A song for Europe: popular music and politics in the Eurovision song contest

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Ashgate, 2007 - Biography & Autobiography - 190 pages
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PLEASE NOTE - THIS TITLE IS AVAILABLE IN PAPERBACK (ISBN 0 7546 5879 1 & 978-0-7546-5879-5) ATA A PRICE OF $34.95 This carefully ordered, interdisciplinary series of essays on the Eurovision song contest yields some strong, perhaps counter-intuitive arguments. Ethnicity, of course, in its many manifestations, proves a key issue, but so do relationships between centre and periphery, here frequently characterised in terms of campness - an indication that the entire collection is theoretically rich. The essays, whether detailed studies of individual songs, of the changing strategies of individual countries, or of the larger context, explore how Eurovision is so much more than just a song contest - it is a stage in which various political games are played out and, contrary to the way the show is packaged ''on the night'', observing the strategies pursued by some countries over the years really does raise questions about whether Eurovision is about winning. This is a refreshing collection, another valuable demonstration of the deep cultural understanding available through consideration of the supposedly banal, which is one reason why so many of us became academically interested in pop music in the first place. Prof. Allan Moore, Dept. of Music & Sound Recording, University of Surrey. This volume offers a compelling range of interdisciplinary perspectives written by a first-rate group of international scholars. The range of both authors and perspectives is only fitting for the first academic study of the televisual-musical spectacle that anticipated the widespread contemporary ''Idol'' phenomenon. In addition to discussing the Eurovision Song Contest, A Song for Europe provides a fine introduction to readers interested in understanding the multi-media context that is increasingly the primary site for the reception of music. This volume also serves the valuable purpose of raising awareness of the contest among readers outside of Europe. David Brackett, Chair, Dept. of Theory, Schulich School of Music, McGill University, Canada The world''s largest and longest-running song competition, the Eurovision Song Contest is a significant and extremely popular media event throughout the continent and abroad. Established in 1956 as a televised spectacle to unify postwar Western Europe through music, the contest features singers who represent a participating nation with a new popular song. Here, an international group of scholars from a variety of disciplines, explore how the contest sheds light on issues of European politics, national and European identity, race, gender and sexuality, and the aesthetics of camp. Eurovision is sometimes regarded as a low-brow camp spectacle of little aesthetic or intellectual value. The essays in this collection often contradict this assumption, demonstrating that the contest has actually been a significant force and forecaster for social, cultural and political transformations in postwar Europe. Contents: Introduction; Camping on the borders of Europe, Ivan Raykoff; Return to ethnicity: the cultural significance of musical change in the Eurovision Song Contest, Alf Björnberg; Eurovision at 50: post-wall and post stonewall, Robert Deam Tobin; Chanson, canzone, Schlager, and song: Switzerland''s identity struggle in the Eurovision Song Contest, Michael Baumgartner; Chasing the ''magic formula'' for success: Ralph Siegel and the Grand Prix Eurovision de la Chanson, Thorsten Hindrichs; Fernando, Filippo, and Milly: bringing blackness to the Eurovision stage, Lutgard Mutsaers; Finland, zero points: nationality, failure, and shame in the Finnish media, Mari Pajala; The socialist star: Yugoslavia, Cold War politics and the Eurovision Song Contest, Dean Vuletic; Lithuanian contests and European dreams, Bjorn Ingvoldstad; Russian body and soul: t.A.T.u. performs at Eurovision 2003, Dana Heller; Gay brotherhood: Israeli gay men and the Eurovision Song Contest, Dafna Lemish; Articulating the historical moment: Turkey, Europe, and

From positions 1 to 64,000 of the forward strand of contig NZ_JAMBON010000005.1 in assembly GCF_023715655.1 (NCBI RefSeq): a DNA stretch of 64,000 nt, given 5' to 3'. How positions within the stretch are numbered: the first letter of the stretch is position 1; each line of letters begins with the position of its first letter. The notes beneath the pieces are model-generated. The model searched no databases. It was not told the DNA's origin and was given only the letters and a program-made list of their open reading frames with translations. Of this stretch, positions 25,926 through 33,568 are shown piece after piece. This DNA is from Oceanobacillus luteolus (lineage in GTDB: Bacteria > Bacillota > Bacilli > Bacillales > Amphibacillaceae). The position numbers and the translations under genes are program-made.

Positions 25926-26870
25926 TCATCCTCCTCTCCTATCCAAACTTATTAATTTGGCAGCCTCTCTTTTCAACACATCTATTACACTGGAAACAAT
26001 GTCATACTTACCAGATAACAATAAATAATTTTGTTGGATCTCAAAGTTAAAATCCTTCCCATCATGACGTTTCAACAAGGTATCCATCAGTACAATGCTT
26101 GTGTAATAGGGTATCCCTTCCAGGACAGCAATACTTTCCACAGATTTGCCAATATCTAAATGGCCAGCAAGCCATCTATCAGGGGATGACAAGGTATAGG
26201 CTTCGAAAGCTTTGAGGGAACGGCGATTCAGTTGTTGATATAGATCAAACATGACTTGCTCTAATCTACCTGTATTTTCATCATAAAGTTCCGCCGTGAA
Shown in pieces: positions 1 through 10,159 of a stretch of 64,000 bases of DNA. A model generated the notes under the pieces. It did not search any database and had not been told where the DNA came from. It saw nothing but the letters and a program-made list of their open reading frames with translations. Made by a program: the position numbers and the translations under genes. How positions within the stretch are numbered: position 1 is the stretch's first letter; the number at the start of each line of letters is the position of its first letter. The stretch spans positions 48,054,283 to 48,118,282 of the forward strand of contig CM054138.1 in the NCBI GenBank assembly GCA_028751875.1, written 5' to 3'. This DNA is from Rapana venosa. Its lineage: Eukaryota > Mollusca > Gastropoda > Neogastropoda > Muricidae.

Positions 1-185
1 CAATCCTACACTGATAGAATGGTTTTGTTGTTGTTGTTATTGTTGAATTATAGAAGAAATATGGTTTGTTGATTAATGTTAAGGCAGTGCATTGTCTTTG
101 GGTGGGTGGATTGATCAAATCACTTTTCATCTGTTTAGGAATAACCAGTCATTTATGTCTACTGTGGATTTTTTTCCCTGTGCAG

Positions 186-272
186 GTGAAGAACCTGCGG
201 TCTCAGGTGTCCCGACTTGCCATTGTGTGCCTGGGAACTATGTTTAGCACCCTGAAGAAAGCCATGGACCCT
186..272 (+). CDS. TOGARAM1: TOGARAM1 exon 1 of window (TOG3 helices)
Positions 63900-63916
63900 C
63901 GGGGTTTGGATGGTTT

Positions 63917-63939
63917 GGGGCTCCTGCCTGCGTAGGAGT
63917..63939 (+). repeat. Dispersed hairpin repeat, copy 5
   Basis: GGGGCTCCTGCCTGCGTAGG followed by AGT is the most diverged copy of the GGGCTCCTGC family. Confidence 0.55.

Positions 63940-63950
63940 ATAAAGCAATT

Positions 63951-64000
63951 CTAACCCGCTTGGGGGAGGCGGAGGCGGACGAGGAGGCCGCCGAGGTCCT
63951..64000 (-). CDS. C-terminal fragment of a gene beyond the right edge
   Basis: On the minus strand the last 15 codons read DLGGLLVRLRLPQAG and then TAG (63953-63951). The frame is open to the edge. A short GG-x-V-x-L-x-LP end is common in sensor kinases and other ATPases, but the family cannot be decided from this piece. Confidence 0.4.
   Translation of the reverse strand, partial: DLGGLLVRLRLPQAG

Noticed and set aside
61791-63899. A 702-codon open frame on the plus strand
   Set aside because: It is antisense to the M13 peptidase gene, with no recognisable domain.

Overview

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Camping on the borders of Europe
PostWall and PostStonewall
Ralph Siegel and

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